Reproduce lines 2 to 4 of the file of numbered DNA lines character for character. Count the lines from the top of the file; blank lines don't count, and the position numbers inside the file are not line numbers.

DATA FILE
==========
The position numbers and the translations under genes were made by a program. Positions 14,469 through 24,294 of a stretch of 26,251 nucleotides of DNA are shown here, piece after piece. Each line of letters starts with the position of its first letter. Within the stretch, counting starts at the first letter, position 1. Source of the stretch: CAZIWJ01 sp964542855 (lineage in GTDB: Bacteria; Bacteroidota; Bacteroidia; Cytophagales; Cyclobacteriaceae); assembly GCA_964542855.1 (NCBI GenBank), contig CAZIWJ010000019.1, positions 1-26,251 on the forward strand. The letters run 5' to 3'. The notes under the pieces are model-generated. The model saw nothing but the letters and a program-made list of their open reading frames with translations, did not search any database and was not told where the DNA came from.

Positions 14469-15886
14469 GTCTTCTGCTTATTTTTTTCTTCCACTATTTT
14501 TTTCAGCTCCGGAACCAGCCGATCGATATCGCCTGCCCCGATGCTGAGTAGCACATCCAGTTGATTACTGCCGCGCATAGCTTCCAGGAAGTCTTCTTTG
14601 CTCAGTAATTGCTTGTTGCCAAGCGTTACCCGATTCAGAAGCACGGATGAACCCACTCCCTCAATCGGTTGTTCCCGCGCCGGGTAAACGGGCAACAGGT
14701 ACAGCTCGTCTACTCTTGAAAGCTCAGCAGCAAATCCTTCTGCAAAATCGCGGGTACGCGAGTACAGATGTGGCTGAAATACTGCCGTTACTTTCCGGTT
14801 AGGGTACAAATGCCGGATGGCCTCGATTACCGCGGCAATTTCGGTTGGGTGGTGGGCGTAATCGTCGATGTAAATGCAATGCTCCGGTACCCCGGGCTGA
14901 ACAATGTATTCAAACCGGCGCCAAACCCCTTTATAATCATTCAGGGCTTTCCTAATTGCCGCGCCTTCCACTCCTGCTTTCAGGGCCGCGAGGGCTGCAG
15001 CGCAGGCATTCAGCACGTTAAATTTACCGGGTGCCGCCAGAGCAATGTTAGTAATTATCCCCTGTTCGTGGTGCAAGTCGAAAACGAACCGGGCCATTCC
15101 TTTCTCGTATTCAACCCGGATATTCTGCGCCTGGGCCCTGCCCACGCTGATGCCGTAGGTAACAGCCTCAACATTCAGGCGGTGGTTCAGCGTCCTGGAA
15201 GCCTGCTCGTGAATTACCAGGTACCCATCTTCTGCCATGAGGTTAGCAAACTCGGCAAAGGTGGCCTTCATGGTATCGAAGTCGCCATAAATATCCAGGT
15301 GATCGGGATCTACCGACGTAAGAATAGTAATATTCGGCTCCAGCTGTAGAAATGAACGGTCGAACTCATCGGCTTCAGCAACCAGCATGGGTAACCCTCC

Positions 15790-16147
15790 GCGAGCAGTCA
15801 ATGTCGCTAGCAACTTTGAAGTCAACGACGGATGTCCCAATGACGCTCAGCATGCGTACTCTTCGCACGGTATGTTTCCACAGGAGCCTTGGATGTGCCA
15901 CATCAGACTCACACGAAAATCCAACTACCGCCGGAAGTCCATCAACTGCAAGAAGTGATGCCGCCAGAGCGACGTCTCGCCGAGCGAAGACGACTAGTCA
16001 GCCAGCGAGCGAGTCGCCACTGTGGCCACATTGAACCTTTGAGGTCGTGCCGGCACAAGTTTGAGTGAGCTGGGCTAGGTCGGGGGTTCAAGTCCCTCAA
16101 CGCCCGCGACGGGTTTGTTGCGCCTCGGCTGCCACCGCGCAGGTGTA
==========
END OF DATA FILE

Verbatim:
Positions 14469-15886
14469 GTCTTCTGCTTATTTTTTTCTTCCACTATTTT
14501 TTTCAGCTCCGGAACCAGCCGATCGATATCGCCTGCCCCGATGCTGAGTAGCACATCCAGTTGATTACTGCCGCGCATAGCTTCCAGGAAGTCTTCTTTG